“Reflections” is a new category of posts aimed to engage discussion about broader issues in technology and ethics. This first “Reflections” post on Techno-optimism and Techno-pessimism asks you to consider, “What are your general views towards technology, and how did you arrive at those views?”
Many of us have opinions about technology that can be classified along the spectrum of being a “techno-optimist” or a “techno-pessimist” — categorizations that reflect our general attitude about our technological past, present, and future.
When you think about the way in which technology has impacted our world—from the environment, to our medical achievements, to human relationships — are you generally optimistic or pessimistic about its influence?
Are you a techno-optimist? Do you think technology has consistently improved our lives for the better, and that it will continue to do so into the future? When you consider problems in society, or even problems with current technology, do you think that the solution to those problems is more technology?
Or would you characterize yourself as a techno-pessimist? Are you generally concerned with the impact that modern technology has had on humanity, believing that it has created just as many problems as solutions? Do you think that seeking out more technology is likely to bring about new problems, because technology inevitably introduces unforeseen consequences and dangers? Do you think that since technology creates so many of its own problems, the answer to human progress often lies in a reduction of technological dependence, rather than an expansion of it?
You may find that you don’t fall solidly into one camp or the other; and extremes of these two camps, of course, both hold with them their risks. Blind technological-optimism and faith in technological fixes for problems leads one to always focus on looking for a technological fix, thereby overlooking non-technological interventions. Alternatively, complete resistance to technology is untenable, and may cause us to overlook potential technologies that could be helpful.
But it’s important to remember that neither of these characterizations has to be relegated to an extreme. A techno-optimist is not necessarily a Singularity-obsessed Cyborg-wannabe, blindly advocating for technological expansion; and a techno-pessimist is not necessarily a techno-phobe who withdraws from society completely to a cabin in the woods (although that’s not to say that these types of people don’t exist, to be sure).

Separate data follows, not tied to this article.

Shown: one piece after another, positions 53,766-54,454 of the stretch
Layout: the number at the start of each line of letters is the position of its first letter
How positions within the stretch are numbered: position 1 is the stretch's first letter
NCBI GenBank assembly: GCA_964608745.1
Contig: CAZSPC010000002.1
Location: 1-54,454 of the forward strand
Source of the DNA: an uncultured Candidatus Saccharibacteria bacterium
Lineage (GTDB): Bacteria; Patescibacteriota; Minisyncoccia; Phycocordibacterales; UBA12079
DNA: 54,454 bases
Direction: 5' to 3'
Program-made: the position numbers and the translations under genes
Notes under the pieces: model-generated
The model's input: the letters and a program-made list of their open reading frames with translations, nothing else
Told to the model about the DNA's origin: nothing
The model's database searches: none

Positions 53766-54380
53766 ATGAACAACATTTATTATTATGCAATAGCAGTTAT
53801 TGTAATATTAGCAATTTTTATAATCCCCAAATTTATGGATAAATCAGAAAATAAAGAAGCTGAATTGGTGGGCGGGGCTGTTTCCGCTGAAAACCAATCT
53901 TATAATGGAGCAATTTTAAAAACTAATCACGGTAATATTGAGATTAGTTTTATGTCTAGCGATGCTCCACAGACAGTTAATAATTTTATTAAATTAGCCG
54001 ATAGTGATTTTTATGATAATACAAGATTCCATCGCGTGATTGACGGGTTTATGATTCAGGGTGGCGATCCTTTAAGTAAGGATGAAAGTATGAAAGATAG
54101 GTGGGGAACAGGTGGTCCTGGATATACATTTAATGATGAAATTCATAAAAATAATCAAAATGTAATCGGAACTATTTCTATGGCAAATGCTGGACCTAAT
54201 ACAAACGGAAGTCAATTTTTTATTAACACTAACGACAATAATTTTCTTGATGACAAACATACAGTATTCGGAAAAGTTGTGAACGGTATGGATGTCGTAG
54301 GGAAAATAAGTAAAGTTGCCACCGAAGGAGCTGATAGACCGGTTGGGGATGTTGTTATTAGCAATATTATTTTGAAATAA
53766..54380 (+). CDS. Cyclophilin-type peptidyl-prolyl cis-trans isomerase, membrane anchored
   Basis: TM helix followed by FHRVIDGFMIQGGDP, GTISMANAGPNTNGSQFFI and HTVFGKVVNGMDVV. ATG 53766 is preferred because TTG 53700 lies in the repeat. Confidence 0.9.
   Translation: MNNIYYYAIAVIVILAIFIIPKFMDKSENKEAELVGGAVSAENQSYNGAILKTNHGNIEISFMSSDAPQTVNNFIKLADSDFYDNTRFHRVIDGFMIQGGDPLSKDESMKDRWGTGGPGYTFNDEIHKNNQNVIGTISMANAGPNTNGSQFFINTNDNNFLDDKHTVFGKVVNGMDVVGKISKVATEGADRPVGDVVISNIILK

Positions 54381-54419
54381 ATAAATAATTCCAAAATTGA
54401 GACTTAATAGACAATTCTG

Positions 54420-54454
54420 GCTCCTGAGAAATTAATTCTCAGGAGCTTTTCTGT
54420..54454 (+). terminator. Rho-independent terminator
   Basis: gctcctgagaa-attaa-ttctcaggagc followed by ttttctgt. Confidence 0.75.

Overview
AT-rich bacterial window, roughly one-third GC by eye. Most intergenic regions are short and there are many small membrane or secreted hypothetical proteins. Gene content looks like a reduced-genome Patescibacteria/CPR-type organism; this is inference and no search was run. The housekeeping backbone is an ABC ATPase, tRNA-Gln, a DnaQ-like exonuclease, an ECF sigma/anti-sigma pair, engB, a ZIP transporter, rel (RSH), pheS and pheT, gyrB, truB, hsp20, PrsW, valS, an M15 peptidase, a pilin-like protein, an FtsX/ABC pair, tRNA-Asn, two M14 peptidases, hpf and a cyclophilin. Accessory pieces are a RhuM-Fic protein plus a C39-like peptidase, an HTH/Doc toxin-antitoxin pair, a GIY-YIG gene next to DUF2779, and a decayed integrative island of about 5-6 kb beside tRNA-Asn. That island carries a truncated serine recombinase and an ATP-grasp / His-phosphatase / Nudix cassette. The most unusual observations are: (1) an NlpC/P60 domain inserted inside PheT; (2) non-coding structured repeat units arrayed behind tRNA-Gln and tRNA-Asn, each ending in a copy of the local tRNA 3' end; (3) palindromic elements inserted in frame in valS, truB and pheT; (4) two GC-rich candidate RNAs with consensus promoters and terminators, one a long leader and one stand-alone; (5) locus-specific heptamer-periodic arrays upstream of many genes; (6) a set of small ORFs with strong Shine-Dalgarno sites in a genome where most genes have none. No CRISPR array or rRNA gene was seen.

It’s likely you fall somewhere on the spectrum between the two extremes, and have developed that view based on how technology has influenced your own life, and how you have perceived that technology has affected our society. Consider some of the following examples, and reflect on where you fall on the techno-optimist/techno-pessimist spectrum:
- Have social networking sites like Facebook and Twitter, alongside communication technologies like cell phones, texting, and so on, increased our capacity to communicate, or diminished it? Have we forged better relationships as a result of these technologies, or has the quality of our relationships deteriorated? Do such technologies stimulate or dull our intellects? Do they tend to enhance our emotional depth, or inhibit deep emotional responses? Do they lead us to be more or less active, physically and socially? Do they allow us to become more aware of the world around us, or less?
- Is the solution to the climate crisis to be found in the hopes of green technologies, or to be found by making changes to human behavior? Should we invest in technology to solve our climate problems, or should we invest in reducing our dependence on energy through social and behavioral changes, such as reducing our habits of consumption? Even if we can do both, does focusing on future hopes for new ‘clean’ and ‘green’ technologies reduce our motivation to make necessary lifestyle changes now? Or are such technologies the only real solution we can expect for our environmental problems?
- Have advancements in medicine been unequivocally positive? What has been the impact of technologies like x-rays, antibiotics, antidepressants, and end-of-life care (like respirators) had on the whole of human experience? To what extent have they improved our quality of life, and to what extent have they affected it negatively?
- Can social and environmental problems, ones that are arguably “non-technical” in nature, have “technological” solutions? For example, given the world’s global food shortage, should we encourage the proliferation of agricultural biotechnology, including genetically engineering crops, with the aim to increasing food yield? Or should we look to individuals and social movements to make changes in human behavior, such as putting emphasis on limiting food waste, distributing food supply more evenly, and placing value on a certain degree of self-sacrifice?
Leave your comment below, assessing where you fall on the spectrum, and why:
Are you a techno-optimist or a techno-pessimist? What experiences or ideas have caused you to develop this view?
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